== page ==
There are few things more patronizing than telling black people what they really should be worried about, and the Wall Street Journal's Jason Riley demonstrates this with uncommon clarity today:
The nation's unemployment rate is 9.6%, but it is 16.1% for blacks and an unconscionable 41% for black teens. Politicians continue to promote minimum-wage hikes that harm the job prospects of younger and less-skilled individuals, a disproportionate number of whom are black. Wal-Mart's attempts to open a store that would bring jobs and low-price goods to a depressed neighborhood in Brooklyn, N.Y., have been thwarted repeatedly by labor unions. And the NAACP is issuing studies on the tea party movement?
I'd buy Riley's argument a bit more if he simply argued or even presented evidence that the NAACP is wrong to be concerned, as it is, that the movement gives a "platform to anti-Semites, racists and bigots." Instead Riley dismisses the NAACP's report on the movement as a "smear" and moves to telling the organization what it should really be concerned about.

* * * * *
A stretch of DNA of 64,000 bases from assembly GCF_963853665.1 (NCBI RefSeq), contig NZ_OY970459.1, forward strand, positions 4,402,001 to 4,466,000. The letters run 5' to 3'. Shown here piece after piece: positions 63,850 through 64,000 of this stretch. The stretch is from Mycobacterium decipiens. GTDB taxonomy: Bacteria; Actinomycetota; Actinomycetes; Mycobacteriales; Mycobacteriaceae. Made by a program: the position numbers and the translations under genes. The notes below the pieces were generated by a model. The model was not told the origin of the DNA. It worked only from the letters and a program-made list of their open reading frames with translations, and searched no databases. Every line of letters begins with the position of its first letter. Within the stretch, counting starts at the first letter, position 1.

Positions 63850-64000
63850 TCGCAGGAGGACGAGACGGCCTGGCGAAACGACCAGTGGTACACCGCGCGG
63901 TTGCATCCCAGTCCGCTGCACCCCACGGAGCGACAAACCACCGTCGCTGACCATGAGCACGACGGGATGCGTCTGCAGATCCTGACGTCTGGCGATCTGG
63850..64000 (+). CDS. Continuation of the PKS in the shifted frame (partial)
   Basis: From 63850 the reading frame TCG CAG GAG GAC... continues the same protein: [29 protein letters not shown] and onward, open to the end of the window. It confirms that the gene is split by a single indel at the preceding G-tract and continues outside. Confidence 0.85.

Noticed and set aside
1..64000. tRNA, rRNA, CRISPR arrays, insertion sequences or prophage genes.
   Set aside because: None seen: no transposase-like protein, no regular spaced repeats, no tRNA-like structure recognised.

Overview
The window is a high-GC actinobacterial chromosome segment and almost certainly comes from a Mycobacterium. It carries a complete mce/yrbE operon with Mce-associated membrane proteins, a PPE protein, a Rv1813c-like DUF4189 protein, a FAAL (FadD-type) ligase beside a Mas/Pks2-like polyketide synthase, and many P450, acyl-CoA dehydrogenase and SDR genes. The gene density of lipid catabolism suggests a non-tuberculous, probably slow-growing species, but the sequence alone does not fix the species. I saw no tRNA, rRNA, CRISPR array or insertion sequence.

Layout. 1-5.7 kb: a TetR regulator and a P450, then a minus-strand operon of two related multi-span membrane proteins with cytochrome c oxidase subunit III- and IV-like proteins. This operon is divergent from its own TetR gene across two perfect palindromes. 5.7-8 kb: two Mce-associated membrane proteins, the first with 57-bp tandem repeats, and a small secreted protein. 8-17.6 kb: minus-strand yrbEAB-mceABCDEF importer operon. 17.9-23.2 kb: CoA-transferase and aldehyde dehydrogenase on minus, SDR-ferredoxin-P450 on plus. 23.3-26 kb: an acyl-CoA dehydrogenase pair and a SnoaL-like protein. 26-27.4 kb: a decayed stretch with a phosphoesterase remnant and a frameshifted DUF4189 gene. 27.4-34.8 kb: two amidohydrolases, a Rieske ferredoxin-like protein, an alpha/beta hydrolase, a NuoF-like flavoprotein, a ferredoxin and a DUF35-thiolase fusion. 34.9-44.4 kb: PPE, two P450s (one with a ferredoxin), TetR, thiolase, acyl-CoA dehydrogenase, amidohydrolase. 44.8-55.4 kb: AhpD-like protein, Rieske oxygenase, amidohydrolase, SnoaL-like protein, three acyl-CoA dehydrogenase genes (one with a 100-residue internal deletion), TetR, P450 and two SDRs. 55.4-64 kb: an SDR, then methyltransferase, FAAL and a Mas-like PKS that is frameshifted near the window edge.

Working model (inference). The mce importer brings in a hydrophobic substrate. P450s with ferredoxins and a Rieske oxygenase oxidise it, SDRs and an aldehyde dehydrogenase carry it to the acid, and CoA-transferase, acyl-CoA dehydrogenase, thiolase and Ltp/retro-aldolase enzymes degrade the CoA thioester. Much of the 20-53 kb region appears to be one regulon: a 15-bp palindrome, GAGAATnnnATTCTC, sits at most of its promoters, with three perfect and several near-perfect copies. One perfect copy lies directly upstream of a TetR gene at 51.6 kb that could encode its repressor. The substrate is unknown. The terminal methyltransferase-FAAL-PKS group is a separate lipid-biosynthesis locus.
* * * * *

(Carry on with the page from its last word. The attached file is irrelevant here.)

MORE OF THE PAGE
I know: Jason Riley is black, so of course this whole line of argument can't be patronizing, right? Maybe. But Riley's real purposes seem to be given away in his final paragraph.
It's hard to understand how an organization that says it's devoted to "end[ing] racial disparities" finds the time to rail against tea-party populism until you grasp that the NAACP is, first and foremost, a Democratic Party organ. The NAACP is pretending that the tea party threatens the interests of blacks because the tea party in fact threatens the interests of the Democratic left.
Remember, though, this critique is coming on the Wall Street Journal editorial page -- which is, first and foremost, a Republican Party organ. Kind of like the Tea Party movement itself. Which maybe is why it doesn't try to refute the NAACP's concerns about Tea Party racism and devotes its pages, instead, to what African-American organization should really be concerned about.